British Literature, Writing
(not offered in 2018-19)
- two main objectives: develop critical literacy and thoughtful written expression
- read some of the greatest works published in English
- develop confidence in writing academic essays
- improve the quality of our writing through skills acquisition
Our English courses seek to help students improve their reading, writing, and speaking skills. Over the course of two semesters, students read and analyze great works of literature, grappling with new concepts through writing and discussion. This kind of consistent engagement with classic books allows students to think through issues, develop their own ideas, and learn to set out their thoughts in clear, coherent, and original prose. We accomplish much of our work around the seminar table, where students learn to model strong reasoning, articulate opinions, and a charitable exchange of ideas. We encourage students to connect their Christian experience to the topics we cover, synergizing faith and learning in this context of English studies. Learning is a form of worship—we will seek to do it with integrity and discipline.
British Literature, Writing is a reading and writing course which attempts to develop critical literacy and thoughtful written expression. These two objectives embody the overall purpose of the language arts: to hone skills of communication. Because reading and writing are so closely tied together, students will always work to improve their writing when they are reading critically, and by writing well they will learn to be strong readers.
This course seeks to expose early high school students to some of the greatest works of literature produced in the English language, those written and published on the British Isles. Representative literature will be drawn from our period (roughly 1000 AD through the 1970’s), that is, Beowulf to Tolkien (or put another way, Beowulf to Virginia Woolf). We will focus primarily on the “canonical” literature, e.g., Chaucer, Shakespeare, Milton, Dickens, Bronte, Joyce, Woolf, etc., though some exciting additions are Tolkien’s unfinished masterwork, The Silmarillion, and Lewis’s poignant Screwtape Letters. At two points during the year we will compare major works from different eras (Beowulf and Frankenstein; Paradise Lost and The Silmarillion) to underscore development and continuity in the literature as well as to provide a break from epic poetry.
Students are responsible for a typed essay or creative piece every 2 to 3 weeks. These pieces cover a wide range of written expression geared toward the students’ ability levels: reflection, exposition, persuasion, literary analysis, narrative, poetry, etc. All genres will work towards thoughtful communication of ideas and critical analysis of the curriculum. While encouraging academic thinking, these assignments will also sharpen writing skills. Students will participate in writing exercises which hone diction, syntax, paragraphing, outlining, grammar, mechanics, etc. At least one longer research paper will be assigned towards the end of the year, giving students the time they need to work on a more complex and far reaching essay. Students are encouraged throughout the year to workshop their work during class sessions and in peer review.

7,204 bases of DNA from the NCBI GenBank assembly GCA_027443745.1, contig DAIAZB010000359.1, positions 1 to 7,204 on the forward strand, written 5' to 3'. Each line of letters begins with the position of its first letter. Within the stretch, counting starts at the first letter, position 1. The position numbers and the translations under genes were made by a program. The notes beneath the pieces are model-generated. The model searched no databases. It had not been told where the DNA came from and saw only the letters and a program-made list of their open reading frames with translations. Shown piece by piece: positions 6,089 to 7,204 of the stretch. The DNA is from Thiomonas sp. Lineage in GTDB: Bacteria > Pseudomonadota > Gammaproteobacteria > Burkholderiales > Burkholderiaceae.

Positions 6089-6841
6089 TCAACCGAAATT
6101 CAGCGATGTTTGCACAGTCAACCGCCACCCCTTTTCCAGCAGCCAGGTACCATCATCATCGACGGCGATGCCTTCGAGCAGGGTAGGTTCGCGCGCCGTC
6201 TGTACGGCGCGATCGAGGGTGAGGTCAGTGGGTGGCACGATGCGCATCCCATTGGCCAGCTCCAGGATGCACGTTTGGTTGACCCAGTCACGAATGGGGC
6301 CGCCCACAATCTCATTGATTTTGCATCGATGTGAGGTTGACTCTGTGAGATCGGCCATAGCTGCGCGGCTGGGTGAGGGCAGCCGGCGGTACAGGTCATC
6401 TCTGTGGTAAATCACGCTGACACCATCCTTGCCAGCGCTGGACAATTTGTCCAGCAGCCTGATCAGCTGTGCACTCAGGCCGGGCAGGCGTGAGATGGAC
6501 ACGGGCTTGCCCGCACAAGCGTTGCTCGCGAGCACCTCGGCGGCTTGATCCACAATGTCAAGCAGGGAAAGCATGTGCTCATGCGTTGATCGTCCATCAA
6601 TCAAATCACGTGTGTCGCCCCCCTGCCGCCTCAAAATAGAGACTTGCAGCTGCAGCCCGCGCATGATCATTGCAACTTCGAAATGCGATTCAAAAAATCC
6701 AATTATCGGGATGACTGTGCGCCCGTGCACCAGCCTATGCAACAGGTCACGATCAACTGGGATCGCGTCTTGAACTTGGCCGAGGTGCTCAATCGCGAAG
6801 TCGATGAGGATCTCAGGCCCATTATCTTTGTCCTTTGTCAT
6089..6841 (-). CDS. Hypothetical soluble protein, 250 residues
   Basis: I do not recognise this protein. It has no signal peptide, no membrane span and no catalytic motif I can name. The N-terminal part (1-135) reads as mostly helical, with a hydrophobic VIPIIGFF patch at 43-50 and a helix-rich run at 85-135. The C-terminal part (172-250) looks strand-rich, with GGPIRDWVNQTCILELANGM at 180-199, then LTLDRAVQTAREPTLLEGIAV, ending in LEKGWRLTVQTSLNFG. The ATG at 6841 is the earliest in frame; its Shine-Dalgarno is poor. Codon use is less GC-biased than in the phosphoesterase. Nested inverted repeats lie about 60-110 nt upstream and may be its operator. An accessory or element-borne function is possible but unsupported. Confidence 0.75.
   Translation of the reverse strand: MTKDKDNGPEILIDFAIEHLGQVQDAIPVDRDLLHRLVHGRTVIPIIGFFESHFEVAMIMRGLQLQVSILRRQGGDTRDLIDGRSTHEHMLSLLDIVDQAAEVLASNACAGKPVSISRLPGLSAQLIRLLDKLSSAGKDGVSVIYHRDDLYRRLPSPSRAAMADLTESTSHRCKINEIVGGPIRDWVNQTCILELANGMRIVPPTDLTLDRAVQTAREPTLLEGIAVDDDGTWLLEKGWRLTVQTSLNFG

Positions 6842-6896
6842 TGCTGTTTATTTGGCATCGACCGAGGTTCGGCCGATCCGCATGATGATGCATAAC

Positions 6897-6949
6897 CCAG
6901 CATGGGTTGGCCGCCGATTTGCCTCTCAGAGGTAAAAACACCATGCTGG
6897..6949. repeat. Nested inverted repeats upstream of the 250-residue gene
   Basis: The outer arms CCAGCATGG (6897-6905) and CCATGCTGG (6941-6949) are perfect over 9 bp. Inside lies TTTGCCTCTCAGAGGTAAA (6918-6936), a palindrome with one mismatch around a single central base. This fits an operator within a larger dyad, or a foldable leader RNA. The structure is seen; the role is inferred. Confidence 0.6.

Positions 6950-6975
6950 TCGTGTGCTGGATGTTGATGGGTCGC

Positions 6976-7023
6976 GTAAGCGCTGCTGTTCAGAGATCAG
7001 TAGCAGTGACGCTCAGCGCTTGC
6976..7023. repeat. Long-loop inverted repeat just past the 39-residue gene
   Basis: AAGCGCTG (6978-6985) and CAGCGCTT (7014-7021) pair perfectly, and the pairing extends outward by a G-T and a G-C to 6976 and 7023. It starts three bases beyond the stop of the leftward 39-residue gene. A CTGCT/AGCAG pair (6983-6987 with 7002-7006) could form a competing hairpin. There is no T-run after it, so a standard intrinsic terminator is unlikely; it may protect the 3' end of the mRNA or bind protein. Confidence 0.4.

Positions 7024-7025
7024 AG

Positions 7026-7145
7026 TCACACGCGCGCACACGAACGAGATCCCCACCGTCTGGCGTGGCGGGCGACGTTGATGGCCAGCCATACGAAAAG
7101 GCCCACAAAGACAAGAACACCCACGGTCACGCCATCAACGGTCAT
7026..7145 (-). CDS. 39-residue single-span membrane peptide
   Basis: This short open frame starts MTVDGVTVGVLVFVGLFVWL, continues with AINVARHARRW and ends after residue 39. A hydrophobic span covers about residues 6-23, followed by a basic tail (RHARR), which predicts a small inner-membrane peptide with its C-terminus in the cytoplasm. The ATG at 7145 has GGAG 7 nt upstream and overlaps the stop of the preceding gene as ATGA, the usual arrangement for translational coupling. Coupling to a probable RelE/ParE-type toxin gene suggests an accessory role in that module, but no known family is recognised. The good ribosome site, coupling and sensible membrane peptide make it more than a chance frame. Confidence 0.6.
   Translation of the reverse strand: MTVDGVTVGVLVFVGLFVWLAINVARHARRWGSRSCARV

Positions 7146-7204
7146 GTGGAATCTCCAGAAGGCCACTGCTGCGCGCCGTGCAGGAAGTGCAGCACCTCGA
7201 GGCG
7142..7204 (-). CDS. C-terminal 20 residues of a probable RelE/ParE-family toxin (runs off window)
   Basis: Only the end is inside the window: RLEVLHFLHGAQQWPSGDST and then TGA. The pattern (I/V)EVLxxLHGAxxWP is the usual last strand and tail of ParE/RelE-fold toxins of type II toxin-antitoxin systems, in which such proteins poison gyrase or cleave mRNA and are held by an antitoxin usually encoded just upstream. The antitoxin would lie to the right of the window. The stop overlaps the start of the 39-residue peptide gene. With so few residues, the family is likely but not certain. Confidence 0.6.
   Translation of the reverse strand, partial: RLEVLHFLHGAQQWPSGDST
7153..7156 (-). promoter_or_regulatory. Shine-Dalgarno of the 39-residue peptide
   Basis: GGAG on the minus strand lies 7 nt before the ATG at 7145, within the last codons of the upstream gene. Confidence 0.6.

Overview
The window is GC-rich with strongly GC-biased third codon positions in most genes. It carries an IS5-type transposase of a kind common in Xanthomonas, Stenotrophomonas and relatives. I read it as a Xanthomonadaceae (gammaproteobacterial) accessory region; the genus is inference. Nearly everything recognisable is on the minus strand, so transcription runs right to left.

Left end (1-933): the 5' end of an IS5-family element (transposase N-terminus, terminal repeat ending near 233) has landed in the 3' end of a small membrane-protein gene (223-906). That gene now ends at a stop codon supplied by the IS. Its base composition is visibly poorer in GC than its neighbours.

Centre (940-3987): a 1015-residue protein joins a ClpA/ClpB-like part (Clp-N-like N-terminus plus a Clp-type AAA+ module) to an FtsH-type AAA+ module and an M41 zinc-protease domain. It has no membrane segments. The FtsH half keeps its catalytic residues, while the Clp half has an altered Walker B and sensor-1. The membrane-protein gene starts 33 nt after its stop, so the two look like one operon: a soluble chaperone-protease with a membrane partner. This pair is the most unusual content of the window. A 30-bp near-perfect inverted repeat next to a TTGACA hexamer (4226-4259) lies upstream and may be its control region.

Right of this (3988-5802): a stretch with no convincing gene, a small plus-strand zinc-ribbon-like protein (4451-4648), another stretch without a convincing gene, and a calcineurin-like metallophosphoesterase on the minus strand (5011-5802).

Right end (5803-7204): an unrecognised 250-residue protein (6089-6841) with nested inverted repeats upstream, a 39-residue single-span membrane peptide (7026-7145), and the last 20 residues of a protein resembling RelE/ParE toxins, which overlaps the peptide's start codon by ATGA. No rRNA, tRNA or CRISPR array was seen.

The Last Leaf Essay
If you are new to New Hope and applying for an English course, please download the following.
The St. Martin’s Handbook (6th or 5th Edition is fine) (0-312-44317-X)
Eats, Shoots and Leaves by Lynne Truss (1-592-40203-8)
Immortal Poems of the English Language, Oscar Williams (ed.) (0-671-49610-7)
Beowulf (Anonymous), Seamus Heaney (transl.) (0393320979)
Frankenstein by Mary Shelley (Penguin Classics) (0141439475)
The Canterbury Tales (selections) by Geoffrey Chaucer (translated by Burton Raffel) ( 978-0812978452)
Paradise Lost 1-4, 7, by John Milton (0140424393)
The Silmarillion (selections), by J.R.R.Tolkien (0618126988), and other Tolkien excerpts
Great Expectations (Penguin Classics) by Charles Dickens (0141439564)
Wuthering Heights (Penguin Classics) by Emily Brontë (0141439556)
Dubliners (Norton Critical Edition) by James Joyce (0393978516)
To the Lighthouse by Virginia Woolf (0156907399)
The Screwtape Letters by C.S. Lewis (0060652934)
**It is crucial that you procure these versions of the texts (Heaney, Raffel). Feel free to buy paperback or hardcover, but the translation matters a great deal.